July 19, 2023 by Lazer Brody
The old children’s expression says, “sticks and stones will break my bones, but words will never hurt me.” That does not come from a Torah source.
According the Torah, verbal abuse is a heinous transgression. It is so terrible that Hashem rejects the prayers of the abuser until the abuser plactes the victim. Why? Words don’t break bones, but they shatter souls. A mean word can rob a person of his or her joy in life or even will to live.
If regular verbal abuse is terrible and intolerable, verbally abusing a righteous convert is trebly so (see Lev. 19:33, Rashi’s commentary there, and Bava Metzia 58b).
With the above in mind, my heart broke when I received a letter from “Leah,” a righteous convert. She and her husband “Zev” (names changed to avoid embarrassing anyone) have been in contact with me for over a decade. I’ve witnessed their arduous journey from Southern Baptists to Noahides to Chassidic Orthodox Jews. It’s been a long road, and not at all simple. Leah and Zev are two of the most dedicated people I ever met.
Leah and Zev are a multi-racial family. She is black and he is white. Why dedicated? Leah’s dad is a leading pastor with a tremendous following. As a college student, Leah had everything – money, esteem and a bright future. She was the #1 catch that the brightest and best divinity students from the local university had their eyes on as a future wife. They knew that they’d have an intelligent, great-looking girl as well as a guaranteed position as dad-in-law’s assistant pastor in his very prestigious ministry. She gave it all up for the truth. She searched for Hashem and Hashem only. Today, she is on a spiritual level far beyond the average person who is born into an observant Jewish family. Zev is with her, hand and hand. They are incredible people.
Here is Leah’s email letter to me, unedited. I repeat, my heart broke when I read it. See for yourself:
Hope you are well.
Something keeps happening to me, in particular this past 6 weeks or so. Little children look at me and call me a goy/goyah [literally “non-Jew” but in this context, a derogatory connotation – LB]. It’s happened on Shabbat on the way home from shul and in a kosher supermarket during the week.
It literally just now happened as I was waking my 4-year-old home, when a family with little children no more than 6 years old look at each other and say, “goy” to each other, while a younger child looks at me and hides behind his mother’s leg. Before the lights changed, I turned around and said, “No I am not. I am a Jew, just like you,” and I walked across the road and didn’t look back.
Should I be taking these moments as reflections in a mirror? Is there something in me still blemished from the old life? Am I not yet a true Jew with a holy neshama [divine soul – LB]?
Or is just the innocence of young minds who only see faces like mine when the house-cleaner comes or the guard at their school gate. There’s no way those black faces could be Yidden [Yiddish for “Jews” – LB]…
If I told you all the incidents, it wouldn’t be easy reading. I try not to cry but it does sting Rav, this is my reality and my portion in this lifetime. Please guide me. I’d so appreciate your wisdom on this.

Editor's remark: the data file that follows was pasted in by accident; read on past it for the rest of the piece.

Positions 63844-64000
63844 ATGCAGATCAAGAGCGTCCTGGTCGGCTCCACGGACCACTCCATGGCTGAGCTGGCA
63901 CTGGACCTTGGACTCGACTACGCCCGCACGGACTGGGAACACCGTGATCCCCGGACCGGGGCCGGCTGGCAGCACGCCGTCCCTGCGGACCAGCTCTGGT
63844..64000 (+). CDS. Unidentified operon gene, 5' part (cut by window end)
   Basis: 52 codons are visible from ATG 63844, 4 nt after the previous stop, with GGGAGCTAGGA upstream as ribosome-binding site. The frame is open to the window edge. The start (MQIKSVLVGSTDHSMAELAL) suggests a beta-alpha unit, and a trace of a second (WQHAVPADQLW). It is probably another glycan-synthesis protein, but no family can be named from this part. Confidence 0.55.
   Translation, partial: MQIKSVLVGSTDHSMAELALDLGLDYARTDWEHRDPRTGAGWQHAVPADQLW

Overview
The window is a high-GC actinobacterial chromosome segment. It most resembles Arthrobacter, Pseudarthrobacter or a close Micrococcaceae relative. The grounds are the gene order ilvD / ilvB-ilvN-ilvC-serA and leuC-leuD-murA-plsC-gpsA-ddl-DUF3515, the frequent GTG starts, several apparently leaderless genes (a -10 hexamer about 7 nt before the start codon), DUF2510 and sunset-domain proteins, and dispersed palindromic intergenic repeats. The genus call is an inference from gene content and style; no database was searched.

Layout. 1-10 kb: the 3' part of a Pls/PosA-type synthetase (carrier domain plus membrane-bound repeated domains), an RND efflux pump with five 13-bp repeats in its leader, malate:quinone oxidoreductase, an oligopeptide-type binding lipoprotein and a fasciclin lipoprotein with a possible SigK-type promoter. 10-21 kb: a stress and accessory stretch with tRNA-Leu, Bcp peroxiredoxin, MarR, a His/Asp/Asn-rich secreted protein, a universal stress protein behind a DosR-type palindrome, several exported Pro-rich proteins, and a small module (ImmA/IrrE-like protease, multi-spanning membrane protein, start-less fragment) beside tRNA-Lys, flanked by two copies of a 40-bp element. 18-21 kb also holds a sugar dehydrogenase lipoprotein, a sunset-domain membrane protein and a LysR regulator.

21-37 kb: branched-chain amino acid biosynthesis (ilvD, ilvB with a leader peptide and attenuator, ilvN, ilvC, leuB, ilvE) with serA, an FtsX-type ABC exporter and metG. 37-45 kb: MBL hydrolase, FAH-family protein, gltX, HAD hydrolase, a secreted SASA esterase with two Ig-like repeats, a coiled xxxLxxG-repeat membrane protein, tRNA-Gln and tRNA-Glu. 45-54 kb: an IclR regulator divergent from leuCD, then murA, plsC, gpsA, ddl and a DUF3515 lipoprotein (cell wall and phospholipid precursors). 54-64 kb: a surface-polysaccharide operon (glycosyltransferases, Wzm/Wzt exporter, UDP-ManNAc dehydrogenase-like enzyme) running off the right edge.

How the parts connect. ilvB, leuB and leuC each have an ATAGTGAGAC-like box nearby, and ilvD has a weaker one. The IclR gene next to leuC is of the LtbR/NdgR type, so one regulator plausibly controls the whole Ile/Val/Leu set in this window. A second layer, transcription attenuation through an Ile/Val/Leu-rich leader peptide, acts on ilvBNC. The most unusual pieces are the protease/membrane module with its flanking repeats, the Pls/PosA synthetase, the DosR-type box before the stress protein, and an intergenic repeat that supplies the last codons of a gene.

With much admiration and respect, Leah.
My heart breaks when I read this. I will console you with four facts:
1) According to Halacha, little kids have the status of fools, where they cannot be responsible for their actions. Yet, their parents are certainly responsible. If a parent heard the child insulting you and condoned the child’s behavior and said nothing, then it is considered in Shamayim as if the parent insulted you. Although the parent is not liable for damages in a religious court, he or she will certainly be responsible in the heavenly court, for it is their duty to educate their children.
2) Children receive their prejudices from their parents – “A child says in the marketplace what he heard from his mother or father” (Succa, 56a). The child lacks sense and only mimics what Mom and Dad say at the dinner table.
3) Imagine that you encountered a child with severe Down’s Syndrome. Would you be insulted if such a child stuck his tongue out at you? Definitely, not! Since the child who insulted you lacks reason, it’s as if you were “insulted” by the facial contortion of a child with severe special needs who cannot control his facial gestures.
4) Insult is a magnificent soul correction that doesn’t affect our health or income. I strongly suggest that you read The Serene Soul, my book on coping with verbal abuse.
May I reprint this letter without mentioning your name? I think it would be a tremendous help and encouragement to many. You’re in good company. If Moses and his remarkably lovely dark-skinned wife Tzipporah lived in your neighborhood, she would probably be suffering the same fate.
Hashem loves you so much, and I’m happy to vouch for that. The joy that the Almighty has from you, Zev and the children is unfathomable. Send them hugs from me.
With every blessing, LB
We’re now in the 9 days of mourning that culminate in Tisha B’Av, the day when our Holy Temple in Jerusalem burned to ashes. This was the terrible result of intramural hate among Jews. Now, more than ever, when the fire and smoke has not yet cleared even after 1,954 years of exile, we had better rectify this, fast. Hashem regards anyone who perpetuates racism, discrimination or ethnic hate (the Jewish People consists of multiple ethnic groups) in any way as being criminally responsible for destroying the Temple. Now is the time to be stringent on the mitzvah of loving our neighbor as we love ourselves. We have too many enemies to afford the “luxury” of insult, injury and discrimation amongst ourselves. May Hashem wake us up before it’s too late.